The most significant challenge for tech coworking spaces is usually having enough physical space, equipment and bandwidth for multiple creators to be able to work on a diverse number of projects at the same time. But women using hackerspaces often face another challenge as well – overcoming the tech world’s male-dominated “brogrammer” culture.
Sometimes, a real no-brainer, problem-solver of a product can crash and burn spectacularly upon entering the market. This isn’t limited to the Pepsi Clears of the world, where sheer ridiculousness doomed the idea from the start: According to Nielsen data, 85 percent of new consumer packaged goods will fail within two years. Marketing snafus, bad luck and timing aside, pitfalls in the process of product design are often to blame. Catching oneself before blundering into them takes a conscious effort, as several local designers and makers illustrate.
I’ve been thinking a lot about a 3-year-old book in recent days- — even more so in the aftermath of the recent study mission to Chicago. The book is Brad Feld’s Startup Communities — a how-to manual for building vibrant, connected communities of innovative companies and entrepreneurs.
I just started a new job where I am an exempt employee. When I started, I was asked to provide a “regular work schedule” that I selected as 7:30 a.m.-4:00 p.m. When I inquired about coming in at 8:30 on Monday and Friday mornings, my employer said they didn’t favor that and as a new employee, I didn’t feel comfortable pushing back. As an exempt employee, what are the rules about standard hours?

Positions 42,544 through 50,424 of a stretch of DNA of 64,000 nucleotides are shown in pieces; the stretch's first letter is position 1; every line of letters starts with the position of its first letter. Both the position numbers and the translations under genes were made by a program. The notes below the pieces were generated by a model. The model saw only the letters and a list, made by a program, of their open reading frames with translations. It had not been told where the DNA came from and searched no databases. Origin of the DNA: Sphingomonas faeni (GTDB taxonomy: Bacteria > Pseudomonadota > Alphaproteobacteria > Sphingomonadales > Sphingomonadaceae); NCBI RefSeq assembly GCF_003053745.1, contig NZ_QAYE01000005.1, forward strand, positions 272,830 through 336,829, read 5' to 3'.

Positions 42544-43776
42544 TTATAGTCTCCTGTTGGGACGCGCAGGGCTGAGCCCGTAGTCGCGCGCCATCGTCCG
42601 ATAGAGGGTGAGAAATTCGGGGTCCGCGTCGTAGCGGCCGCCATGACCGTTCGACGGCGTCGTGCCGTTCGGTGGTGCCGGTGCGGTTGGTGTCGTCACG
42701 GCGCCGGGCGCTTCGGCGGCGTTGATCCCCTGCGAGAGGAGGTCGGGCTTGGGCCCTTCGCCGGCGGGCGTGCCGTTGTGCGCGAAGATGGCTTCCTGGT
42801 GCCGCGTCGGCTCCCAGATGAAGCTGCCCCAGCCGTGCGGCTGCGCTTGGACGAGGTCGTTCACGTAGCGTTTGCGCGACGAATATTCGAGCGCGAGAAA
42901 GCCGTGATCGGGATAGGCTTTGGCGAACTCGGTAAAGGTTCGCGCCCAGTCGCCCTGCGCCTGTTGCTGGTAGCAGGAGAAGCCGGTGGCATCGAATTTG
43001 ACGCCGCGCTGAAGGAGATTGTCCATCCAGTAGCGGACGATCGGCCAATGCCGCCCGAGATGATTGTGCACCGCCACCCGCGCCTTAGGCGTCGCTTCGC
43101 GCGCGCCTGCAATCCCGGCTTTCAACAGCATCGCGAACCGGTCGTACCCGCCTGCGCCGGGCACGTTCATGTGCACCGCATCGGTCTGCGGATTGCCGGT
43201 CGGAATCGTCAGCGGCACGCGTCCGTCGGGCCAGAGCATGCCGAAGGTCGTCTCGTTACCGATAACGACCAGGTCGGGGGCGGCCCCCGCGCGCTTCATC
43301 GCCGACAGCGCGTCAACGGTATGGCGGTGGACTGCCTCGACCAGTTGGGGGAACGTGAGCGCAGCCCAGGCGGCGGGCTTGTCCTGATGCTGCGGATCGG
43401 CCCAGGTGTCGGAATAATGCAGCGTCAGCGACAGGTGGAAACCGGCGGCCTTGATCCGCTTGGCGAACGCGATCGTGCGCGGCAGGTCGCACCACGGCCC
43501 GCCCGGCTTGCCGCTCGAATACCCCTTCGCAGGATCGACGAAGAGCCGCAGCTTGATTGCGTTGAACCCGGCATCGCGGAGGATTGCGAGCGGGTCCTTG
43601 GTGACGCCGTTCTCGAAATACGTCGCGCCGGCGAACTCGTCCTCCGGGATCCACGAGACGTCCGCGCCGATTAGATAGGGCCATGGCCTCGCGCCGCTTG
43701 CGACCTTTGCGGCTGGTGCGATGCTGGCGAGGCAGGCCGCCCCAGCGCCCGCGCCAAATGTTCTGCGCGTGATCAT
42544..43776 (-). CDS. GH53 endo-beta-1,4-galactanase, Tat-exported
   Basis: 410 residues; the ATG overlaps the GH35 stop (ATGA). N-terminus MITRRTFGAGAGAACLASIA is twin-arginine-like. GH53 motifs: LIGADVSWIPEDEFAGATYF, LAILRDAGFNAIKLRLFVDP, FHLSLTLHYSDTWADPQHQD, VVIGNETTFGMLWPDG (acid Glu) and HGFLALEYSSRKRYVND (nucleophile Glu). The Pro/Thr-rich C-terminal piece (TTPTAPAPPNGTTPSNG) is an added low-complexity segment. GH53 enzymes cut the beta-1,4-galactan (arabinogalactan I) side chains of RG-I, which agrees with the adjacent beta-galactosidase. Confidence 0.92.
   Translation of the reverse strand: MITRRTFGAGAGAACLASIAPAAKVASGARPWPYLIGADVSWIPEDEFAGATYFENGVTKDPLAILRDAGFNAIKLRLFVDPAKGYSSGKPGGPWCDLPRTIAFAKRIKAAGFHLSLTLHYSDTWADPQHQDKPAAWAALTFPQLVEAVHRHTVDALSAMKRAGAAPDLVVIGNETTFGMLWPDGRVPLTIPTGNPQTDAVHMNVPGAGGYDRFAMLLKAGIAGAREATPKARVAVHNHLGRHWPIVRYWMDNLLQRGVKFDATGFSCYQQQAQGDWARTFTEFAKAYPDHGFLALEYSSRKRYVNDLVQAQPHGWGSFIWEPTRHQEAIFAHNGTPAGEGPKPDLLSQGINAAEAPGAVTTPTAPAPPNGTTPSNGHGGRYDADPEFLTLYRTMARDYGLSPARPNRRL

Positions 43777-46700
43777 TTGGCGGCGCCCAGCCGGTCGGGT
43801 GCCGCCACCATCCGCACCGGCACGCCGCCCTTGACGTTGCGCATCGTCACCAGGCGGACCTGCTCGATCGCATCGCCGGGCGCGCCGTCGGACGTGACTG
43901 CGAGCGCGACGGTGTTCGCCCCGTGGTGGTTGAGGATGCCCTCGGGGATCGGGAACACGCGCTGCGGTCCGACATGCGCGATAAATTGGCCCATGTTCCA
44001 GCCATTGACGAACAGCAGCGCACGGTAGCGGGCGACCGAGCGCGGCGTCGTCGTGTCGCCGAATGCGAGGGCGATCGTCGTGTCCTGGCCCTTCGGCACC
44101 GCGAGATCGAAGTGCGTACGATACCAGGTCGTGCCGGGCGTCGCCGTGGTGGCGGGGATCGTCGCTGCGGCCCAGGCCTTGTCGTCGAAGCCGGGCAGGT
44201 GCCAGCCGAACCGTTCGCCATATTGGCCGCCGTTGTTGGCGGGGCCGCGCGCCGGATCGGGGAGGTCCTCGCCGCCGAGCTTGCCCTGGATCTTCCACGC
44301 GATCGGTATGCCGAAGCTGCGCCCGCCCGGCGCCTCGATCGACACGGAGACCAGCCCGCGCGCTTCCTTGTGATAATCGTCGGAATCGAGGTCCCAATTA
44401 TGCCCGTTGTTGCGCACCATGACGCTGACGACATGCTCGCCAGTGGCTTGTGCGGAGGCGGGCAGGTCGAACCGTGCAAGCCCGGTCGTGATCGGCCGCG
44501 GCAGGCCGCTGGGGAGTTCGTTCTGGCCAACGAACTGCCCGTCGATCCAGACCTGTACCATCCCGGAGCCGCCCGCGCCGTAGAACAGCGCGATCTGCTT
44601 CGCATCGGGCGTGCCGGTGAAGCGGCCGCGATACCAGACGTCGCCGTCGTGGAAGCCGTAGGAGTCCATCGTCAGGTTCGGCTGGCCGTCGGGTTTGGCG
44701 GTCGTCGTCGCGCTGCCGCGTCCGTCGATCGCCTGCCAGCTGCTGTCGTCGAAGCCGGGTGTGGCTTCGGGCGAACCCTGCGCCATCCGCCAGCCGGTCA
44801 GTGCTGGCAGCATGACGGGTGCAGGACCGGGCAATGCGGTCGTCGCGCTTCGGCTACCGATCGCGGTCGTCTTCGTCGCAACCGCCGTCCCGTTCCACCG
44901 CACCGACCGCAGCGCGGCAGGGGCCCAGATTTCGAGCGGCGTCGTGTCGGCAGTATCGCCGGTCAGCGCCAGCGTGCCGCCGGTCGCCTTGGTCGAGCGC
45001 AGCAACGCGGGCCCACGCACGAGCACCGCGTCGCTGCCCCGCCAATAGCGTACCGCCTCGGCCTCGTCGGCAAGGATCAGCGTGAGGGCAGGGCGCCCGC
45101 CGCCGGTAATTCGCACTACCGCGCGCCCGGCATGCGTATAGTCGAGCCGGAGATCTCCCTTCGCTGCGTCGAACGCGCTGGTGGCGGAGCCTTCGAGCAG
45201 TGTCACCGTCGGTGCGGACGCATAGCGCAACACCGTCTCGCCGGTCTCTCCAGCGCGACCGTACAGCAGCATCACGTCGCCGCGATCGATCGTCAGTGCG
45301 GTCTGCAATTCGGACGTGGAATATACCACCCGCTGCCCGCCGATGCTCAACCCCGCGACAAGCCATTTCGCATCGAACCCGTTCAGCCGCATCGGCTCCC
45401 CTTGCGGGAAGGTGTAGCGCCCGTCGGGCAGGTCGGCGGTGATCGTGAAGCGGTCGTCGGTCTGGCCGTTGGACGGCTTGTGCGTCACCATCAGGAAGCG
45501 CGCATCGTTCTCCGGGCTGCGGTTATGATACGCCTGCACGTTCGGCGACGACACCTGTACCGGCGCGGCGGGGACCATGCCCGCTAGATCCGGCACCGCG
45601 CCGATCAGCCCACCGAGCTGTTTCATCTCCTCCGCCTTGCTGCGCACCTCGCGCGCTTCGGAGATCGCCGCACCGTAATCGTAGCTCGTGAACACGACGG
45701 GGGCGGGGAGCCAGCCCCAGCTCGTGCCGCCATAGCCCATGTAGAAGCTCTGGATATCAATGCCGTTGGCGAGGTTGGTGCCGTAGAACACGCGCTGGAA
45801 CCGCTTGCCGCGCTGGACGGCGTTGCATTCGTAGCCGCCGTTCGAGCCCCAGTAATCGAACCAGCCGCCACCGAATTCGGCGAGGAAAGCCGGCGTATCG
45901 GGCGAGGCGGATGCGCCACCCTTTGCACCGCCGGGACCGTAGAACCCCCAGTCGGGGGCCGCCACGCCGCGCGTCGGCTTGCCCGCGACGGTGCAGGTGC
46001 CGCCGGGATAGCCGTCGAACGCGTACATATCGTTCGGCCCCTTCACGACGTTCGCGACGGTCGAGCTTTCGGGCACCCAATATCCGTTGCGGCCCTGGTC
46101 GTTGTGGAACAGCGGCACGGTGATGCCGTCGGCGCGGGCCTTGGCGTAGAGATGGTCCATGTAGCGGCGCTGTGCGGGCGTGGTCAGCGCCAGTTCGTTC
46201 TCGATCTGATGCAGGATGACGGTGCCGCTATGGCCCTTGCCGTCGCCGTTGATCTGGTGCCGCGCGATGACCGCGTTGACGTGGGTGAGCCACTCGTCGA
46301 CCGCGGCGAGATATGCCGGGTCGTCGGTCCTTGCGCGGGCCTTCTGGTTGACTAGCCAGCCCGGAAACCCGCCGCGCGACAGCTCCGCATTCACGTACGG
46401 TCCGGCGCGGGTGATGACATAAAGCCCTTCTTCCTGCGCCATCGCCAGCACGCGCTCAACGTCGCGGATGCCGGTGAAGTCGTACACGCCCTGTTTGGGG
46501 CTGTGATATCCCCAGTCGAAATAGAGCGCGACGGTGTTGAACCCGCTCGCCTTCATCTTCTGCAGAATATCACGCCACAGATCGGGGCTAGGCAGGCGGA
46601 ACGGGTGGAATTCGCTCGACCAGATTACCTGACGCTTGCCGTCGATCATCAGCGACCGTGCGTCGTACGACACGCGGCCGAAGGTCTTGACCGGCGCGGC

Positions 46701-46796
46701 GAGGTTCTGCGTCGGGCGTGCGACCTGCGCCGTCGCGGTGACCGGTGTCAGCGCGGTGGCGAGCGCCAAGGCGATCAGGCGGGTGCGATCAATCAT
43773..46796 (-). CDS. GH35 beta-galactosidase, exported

The balance of power in the workplace has begun to shift subtly from employers to employees, resulting in what the Harvard Business Review dubs a “candidate-driven” economy. That means if you’re a young professional unhappy with what you’re doing, you’re in a better position than ever to make a move.
It’s an unwritten but long-standing axiom in business: You can’t get to the top alone. You need a mentor in your corner who is older and wiser. As a young, aspiring publisher almost 27 years ago, I certainly had help from all around. The business owners with whom I spoke supported me with their wisdom, as they continue to do today. I’ve received guidance, know its value and am extremely grateful.
The economy is recovering, companies are spending more on benefits, employee satisfaction and retention are being monitored. And the holiday party is declining. Could it be that people don’t like it?
Of course we care about our clients, but are they feelin’ it? You may think you are doing a great job of appreciating clients, but consider this disconnect: According to a Harvard Management Update generated by Bain and Co., 80 percent of companies believe they deliver a superior customer experience, but only 8 percent of their customers agree. Obviously, it’s time to consider some appreciation tactics.
People want to believe they have good instincts, but when it comes to hiring, they can’t best a computer. Hiring managers select worse job candidates than the ones recommended by an algorithm, new research from the National Bureau of Economic Research finds.